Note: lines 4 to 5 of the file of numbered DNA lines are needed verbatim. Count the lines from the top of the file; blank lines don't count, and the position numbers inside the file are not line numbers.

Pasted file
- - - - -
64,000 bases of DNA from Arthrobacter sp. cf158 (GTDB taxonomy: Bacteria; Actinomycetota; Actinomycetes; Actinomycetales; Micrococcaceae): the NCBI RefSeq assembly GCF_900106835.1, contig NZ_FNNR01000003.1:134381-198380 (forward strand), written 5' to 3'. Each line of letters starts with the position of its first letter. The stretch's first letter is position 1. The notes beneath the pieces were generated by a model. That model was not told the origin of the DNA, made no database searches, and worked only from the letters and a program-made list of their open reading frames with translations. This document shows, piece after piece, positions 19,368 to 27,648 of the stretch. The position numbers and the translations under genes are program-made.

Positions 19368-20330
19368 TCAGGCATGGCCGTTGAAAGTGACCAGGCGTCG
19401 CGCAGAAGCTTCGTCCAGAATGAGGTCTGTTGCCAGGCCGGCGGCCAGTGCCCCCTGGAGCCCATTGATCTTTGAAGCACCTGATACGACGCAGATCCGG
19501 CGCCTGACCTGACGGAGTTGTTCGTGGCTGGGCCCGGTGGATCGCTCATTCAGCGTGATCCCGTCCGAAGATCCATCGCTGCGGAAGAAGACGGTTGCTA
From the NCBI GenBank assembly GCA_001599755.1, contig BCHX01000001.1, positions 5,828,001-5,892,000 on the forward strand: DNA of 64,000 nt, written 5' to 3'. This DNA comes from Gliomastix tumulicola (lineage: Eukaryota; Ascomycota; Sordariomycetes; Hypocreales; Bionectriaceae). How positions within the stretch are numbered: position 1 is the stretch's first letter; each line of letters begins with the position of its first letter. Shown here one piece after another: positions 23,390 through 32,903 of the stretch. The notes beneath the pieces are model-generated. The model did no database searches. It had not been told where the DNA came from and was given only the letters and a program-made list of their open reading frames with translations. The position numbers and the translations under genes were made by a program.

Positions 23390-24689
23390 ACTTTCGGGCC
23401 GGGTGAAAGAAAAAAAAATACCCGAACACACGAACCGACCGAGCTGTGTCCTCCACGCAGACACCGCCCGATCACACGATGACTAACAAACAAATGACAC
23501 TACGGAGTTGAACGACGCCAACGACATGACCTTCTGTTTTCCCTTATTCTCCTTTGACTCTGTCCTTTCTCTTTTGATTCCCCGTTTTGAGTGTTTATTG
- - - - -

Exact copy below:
19401 CGCAGAAGCTTCGTCCAGAATGAGGTCTGTTGCCAGGCCGGCGGCCAGTGCCCCCTGGAGCCCATTGATCTTTGAAGCACCTGATACGACGCAGATCCGG
19501 CGCCTGACCTGACGGAGTTGTTCGTGGCTGGGCCCGGTGGATCGCTCATTCAGCGTGATCCCGTCCGAAGATCCATCGCTGCGGAAGAAGACGGTTGCTA